As women age, protecting their bone health becomes increasingly important. However, sometimes knowing the best way to do that can be challenging. Hopefully you know by now that increasing your calcium intake isn't the answer. (If that's news to you, be sure to visit the archives for more information about this topic vital to women's health.) However, there are other nutrients that can help. And a study published in the journal Aging seems to have hit on a winning formula.
Researchers conducted a double-blind randomized control trial over the course of a year. They wanted to test the effects of a formula they believed would help improve bone health for postmenopausal women with osteopenia. The formula, which they called MSDK, contained melatonin, strontium (citrate), vitamin D3, and vitamin K2. The participants took either the MSDK formula or a placebo every night.
After the year was up, the researchers found that the MSDK group had fared much better than the placebo group. Their bone mineral density was up 4.3% in the lumbar spine and 2.2% in the left femoral neck. Total bone mineral density in the left hip improved as well. The formula also increased serum P1NP levels, a positive marker of bone health, and reduced bone turnover. The women also experienced increases in their bone-building osteoblast cells and decreases in osteoclasts, which tear bones down. Plus, they had some non-bone related improvements, included improved moods and better sleep.
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The researchers concluded that the MSDK formula is effective for preventing or treating osteopenia, osteoporosis, and other bone-related diseases. So how can you get your hands on some? Well, I'll tell you where you can find SDK: Ultimate Bone Support. This formula contains strontium, vitamin D3, vitamin K2, and a number of other ingredients proven to support strong, healthy bones. However, it doesn't contain melatonin. And that's actually a good thing. Here's why:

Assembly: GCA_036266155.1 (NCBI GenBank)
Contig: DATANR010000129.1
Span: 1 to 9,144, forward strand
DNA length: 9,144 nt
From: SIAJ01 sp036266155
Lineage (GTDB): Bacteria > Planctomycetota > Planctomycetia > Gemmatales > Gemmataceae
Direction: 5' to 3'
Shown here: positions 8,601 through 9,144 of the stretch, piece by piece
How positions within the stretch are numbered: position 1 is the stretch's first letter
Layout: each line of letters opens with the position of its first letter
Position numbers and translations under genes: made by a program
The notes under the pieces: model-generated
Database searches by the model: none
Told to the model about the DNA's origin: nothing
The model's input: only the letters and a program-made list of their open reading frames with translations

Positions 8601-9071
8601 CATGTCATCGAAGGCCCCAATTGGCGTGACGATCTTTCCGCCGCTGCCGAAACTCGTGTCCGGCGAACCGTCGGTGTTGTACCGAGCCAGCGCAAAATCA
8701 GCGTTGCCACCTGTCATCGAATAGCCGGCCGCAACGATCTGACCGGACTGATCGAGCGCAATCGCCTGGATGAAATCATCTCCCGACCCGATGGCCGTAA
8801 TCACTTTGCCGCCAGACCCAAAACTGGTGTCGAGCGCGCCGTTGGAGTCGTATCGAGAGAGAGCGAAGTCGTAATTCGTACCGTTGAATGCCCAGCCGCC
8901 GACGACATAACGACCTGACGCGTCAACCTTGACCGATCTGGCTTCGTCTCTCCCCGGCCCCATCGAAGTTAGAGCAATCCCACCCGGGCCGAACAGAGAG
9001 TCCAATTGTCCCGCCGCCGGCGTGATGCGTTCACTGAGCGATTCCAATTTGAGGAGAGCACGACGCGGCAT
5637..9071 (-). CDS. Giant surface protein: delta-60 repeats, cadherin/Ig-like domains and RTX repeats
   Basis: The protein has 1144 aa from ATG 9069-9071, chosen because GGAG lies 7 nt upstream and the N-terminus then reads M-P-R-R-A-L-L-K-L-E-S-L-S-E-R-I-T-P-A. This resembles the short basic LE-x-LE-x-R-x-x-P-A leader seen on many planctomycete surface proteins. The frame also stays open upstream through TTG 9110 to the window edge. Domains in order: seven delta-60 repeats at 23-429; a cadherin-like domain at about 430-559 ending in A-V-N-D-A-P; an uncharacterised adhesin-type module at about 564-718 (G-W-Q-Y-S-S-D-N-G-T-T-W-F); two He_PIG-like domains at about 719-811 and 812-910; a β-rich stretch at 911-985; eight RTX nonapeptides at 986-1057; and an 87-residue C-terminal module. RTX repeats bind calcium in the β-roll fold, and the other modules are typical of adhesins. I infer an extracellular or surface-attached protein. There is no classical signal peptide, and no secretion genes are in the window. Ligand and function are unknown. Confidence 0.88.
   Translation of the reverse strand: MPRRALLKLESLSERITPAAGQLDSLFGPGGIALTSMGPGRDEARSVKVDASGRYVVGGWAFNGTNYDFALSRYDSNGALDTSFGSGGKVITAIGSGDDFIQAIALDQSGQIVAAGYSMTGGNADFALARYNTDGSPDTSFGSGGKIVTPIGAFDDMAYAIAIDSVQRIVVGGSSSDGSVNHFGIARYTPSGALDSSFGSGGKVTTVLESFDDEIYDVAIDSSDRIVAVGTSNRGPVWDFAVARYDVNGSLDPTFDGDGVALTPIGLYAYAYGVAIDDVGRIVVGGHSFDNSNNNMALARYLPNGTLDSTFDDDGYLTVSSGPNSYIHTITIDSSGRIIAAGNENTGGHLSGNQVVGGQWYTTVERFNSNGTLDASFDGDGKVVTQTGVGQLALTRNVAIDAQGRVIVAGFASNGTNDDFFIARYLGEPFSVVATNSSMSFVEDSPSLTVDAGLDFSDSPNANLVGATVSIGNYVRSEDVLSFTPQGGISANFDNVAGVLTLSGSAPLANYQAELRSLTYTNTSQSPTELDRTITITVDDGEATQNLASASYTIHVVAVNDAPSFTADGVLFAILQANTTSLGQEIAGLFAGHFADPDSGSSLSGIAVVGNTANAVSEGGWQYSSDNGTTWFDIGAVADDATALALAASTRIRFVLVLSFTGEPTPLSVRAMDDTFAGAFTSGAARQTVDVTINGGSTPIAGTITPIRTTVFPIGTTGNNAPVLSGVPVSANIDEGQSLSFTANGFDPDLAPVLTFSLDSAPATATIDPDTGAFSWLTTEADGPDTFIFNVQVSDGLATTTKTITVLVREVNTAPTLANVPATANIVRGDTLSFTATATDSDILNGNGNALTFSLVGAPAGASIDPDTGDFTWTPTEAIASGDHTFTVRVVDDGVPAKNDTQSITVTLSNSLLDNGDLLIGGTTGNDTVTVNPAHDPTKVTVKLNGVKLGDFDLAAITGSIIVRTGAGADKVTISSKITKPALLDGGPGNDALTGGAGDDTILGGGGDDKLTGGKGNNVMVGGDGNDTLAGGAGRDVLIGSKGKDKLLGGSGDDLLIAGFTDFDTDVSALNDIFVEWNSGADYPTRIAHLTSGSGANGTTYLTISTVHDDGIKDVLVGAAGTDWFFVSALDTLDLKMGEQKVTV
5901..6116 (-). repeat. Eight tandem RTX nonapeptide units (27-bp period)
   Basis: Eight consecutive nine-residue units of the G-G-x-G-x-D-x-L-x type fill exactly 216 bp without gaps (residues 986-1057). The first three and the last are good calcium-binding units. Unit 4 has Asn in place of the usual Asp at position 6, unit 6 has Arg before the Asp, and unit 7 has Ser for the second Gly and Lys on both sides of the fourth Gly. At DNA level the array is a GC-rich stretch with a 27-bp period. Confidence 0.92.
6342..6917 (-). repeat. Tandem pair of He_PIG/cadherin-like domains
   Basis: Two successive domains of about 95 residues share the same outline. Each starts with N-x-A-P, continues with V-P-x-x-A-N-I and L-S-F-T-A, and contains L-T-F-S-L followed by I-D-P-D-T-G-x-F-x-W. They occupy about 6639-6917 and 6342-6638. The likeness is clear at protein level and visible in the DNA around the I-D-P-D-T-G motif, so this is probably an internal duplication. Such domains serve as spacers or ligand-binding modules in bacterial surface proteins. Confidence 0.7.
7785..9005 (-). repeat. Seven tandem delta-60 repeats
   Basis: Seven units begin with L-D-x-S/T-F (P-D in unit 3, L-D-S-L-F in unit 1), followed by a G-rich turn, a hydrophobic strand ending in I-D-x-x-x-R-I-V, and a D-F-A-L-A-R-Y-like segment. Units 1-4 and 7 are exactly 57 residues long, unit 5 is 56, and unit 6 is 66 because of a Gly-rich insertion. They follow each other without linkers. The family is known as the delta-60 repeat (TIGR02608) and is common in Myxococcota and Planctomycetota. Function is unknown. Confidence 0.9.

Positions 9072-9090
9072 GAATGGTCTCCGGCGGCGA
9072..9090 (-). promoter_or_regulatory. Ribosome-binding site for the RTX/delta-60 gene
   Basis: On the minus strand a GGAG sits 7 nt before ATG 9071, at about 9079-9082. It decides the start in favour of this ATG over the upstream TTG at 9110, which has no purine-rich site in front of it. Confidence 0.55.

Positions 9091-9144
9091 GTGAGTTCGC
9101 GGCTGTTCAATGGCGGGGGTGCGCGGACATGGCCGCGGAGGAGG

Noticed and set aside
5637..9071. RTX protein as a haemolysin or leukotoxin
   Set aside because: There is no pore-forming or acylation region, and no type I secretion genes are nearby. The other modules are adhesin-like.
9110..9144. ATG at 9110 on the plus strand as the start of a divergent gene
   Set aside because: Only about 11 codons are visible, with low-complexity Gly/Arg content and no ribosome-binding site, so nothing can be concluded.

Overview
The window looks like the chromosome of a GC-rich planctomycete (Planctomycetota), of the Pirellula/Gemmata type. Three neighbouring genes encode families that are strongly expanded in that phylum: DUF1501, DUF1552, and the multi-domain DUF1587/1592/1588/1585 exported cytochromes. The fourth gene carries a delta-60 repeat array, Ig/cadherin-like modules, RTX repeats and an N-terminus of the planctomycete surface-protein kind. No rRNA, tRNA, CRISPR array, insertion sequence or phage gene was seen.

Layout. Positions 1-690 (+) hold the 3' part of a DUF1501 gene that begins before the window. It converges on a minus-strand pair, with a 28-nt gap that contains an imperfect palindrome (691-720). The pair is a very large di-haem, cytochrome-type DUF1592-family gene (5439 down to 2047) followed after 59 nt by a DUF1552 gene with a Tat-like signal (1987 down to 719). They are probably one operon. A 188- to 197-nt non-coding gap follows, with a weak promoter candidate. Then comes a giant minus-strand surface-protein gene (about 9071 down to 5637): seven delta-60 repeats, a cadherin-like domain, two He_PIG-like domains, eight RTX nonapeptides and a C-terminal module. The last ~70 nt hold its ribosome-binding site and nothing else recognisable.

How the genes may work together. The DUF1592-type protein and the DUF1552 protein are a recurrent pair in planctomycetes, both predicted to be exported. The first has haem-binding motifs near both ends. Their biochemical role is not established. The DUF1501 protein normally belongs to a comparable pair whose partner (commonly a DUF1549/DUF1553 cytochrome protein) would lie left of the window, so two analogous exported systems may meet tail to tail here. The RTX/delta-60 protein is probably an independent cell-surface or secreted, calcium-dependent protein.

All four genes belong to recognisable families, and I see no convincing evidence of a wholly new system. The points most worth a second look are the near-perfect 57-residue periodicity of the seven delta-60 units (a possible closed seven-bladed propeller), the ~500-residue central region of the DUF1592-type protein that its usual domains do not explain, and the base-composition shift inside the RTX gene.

For best results, you need to take Ultimate Bone Support twice a day, once in the morning and once in the evening. That keeps the nutrients in your system working on your bones throughout the day. Doing so could give you even better results than the people in this study.
Most people, however, don't do well with taking melatonin during the day. It seems to disrupt their circadian rhythms and make them feel tired or sleepy. It's true that melatonin can help with sleep. That's probably why the people in the study experienced improved sleep as an outcome. But they were taking their formula only at night, so they didn't need to worry about getting melatonin in the morning.
I've had plenty of patients and even many more readers see great results with Ultimate Bone Support, without melatonin. If you have trouble sleeping, you can certainly add melatonin to Ultimate Bone Support. Just be sure you do so in the evening.
Better Health and Living for Women,